To Publish or Not to Publish
American news organizations and the inflammatory Danish cartoons. Posted February 9, 2006
By Rem Rieder
Rem Rieder (email@example.com) is AJR's editor and senior vice president.
There's no rulebook to turn to for many of journalism's tough calls.
Sure, there are the black-and-white no-brainers like fabrication and plagiarism. But the hard ethical questions come in shades of gray. They often require delicate balancing acts, weighing competing arguments that both have merit.
Like the dilemma facing American newspapers over whether to publish the Danish cartoons that have spawned riotous protests around the globe.
Clearly the cartoons have outraged many Muslims. Isn't that reason enough to stay away from them? After all, you can always describe them, so you can give your audience the gist without inflaming part of the community.
That's the way most of America's gatekeepers have come down.
A lonely few have boldly published the cartoons. They argue that the cartoons have become an integral part of a major news story. Don't their readers deserve to see them so that they can make up their own minds?
Many editors I respect took position A. NPR's vice president for news, Bill Marimow, wrote to Ombusman Jeffrey Dvorkin that he had changed his mind on the subject as he deliberated. "[T]he bottom line for me is that the cartoon is so highly offensive to millions of Muslims that it's preferable to describe it in words rather than posting it on the Web. In this case, I believe that our audience can, through our reports--on radio and the Web--get a very detailed sense of what's depicted in the cartoon. By not posting it on the Web, we demonstrate a respect for deeply held religious beliefs."
Similarly, New York Times Executive Editor Bill Keller told USA Today that after a "long and vigorous debate," he decided that publishing the cartoon would be "perceived as a particularly deliberate insult" by Muslims. "Like any decision to withhold elements of a story," he added, "this was neither easy nor entirely satisfying, but it feels like the right thing to do."
Amanda Bennett, editor of the Philadelphia Inquirer, went in the opposite direction. "This is the kind of work that newspapers are in business to do," Bennett told her paper. "We're running this in order to give people a perspective of what the controversy's about, not to titillate, and we have done that with a whole wide range of images throughout our history."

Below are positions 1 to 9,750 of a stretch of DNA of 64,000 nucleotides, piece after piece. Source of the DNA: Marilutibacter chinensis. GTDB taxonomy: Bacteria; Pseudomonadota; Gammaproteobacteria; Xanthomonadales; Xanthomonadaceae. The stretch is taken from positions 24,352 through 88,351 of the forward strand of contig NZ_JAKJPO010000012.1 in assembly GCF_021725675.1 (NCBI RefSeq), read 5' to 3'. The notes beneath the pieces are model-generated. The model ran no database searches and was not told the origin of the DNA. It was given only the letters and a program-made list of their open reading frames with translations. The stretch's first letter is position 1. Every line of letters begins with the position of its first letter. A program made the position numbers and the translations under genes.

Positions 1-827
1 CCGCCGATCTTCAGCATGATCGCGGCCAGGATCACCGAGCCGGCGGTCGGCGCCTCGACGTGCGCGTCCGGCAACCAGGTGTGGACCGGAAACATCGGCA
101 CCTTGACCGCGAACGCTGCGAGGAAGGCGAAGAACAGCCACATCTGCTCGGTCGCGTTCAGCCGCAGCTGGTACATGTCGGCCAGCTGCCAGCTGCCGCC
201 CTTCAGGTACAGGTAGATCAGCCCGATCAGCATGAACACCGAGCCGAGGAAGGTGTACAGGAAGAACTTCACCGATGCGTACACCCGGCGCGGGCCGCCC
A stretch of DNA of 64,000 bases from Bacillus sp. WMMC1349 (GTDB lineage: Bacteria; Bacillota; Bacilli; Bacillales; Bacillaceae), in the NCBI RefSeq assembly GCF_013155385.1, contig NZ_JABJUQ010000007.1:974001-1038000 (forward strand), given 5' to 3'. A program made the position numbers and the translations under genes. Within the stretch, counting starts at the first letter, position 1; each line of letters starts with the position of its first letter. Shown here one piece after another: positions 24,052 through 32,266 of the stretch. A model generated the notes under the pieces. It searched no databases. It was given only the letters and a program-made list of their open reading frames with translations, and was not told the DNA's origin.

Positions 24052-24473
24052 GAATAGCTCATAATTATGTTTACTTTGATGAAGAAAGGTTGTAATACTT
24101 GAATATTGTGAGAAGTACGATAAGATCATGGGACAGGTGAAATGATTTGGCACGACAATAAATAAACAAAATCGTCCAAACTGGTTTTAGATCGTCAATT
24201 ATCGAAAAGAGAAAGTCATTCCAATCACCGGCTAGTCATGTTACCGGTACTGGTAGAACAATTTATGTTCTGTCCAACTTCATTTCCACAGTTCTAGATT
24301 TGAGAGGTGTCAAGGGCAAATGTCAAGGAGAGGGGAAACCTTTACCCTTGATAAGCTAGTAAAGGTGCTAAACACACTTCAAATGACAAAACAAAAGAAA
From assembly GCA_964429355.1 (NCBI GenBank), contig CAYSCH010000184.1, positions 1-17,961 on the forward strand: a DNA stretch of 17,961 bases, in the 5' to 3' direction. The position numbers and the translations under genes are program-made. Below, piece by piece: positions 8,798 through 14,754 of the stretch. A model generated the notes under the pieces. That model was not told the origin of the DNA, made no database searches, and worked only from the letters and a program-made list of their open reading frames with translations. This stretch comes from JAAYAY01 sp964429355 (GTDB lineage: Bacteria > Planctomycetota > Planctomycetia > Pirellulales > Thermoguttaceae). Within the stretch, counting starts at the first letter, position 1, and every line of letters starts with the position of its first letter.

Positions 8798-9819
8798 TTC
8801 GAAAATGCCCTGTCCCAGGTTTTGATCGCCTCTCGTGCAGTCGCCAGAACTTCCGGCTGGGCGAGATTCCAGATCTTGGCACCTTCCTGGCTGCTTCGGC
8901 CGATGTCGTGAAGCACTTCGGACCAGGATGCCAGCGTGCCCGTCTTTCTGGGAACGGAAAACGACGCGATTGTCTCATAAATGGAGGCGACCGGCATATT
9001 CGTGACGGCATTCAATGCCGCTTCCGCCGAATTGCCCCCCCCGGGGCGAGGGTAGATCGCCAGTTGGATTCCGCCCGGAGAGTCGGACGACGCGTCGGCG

She was joined by Rich Oppel, editor of the Austin American-Statesman, who told Editor & Publisher: "It is one thing to respect other people's faiths and religion, but it goes beyond where I would go to accept their taboos in the context of our freedoms and our society."
It's a close call, one where reasonable people can disagree. But I come down with Bennett and Oppel. The cartoons are essential to understanding the story. They shouldn't be withheld from readers. And while as a words guy I hate to say this, mere description is no substitute for seeing the actual image.
So props to these two editors for taking a brave stance. It would have been far easier to go the other way.
Some critics have accused editors who declined to run the cartoons of cowardice. I think that's out of line. Many have made strong, well-reasoned cases for their actions, and I see no reason to impute devious motives to them.
Earlier today I discussed this subject on Kojo Nnamdi's show on WAMU radio in Washington D.C. One of my fellow panelists was Ann Telnaes, a Pulitzer Prize-winning editorial cartoonist. Telnaes expressed the fear that the Danish contretemps and the flap over Tom Toles' Washington Post cartoon that so upset the Joint Chiefs of Staff will cause editors to become more timid, more careful to avoid offense.
That's the last thing we need.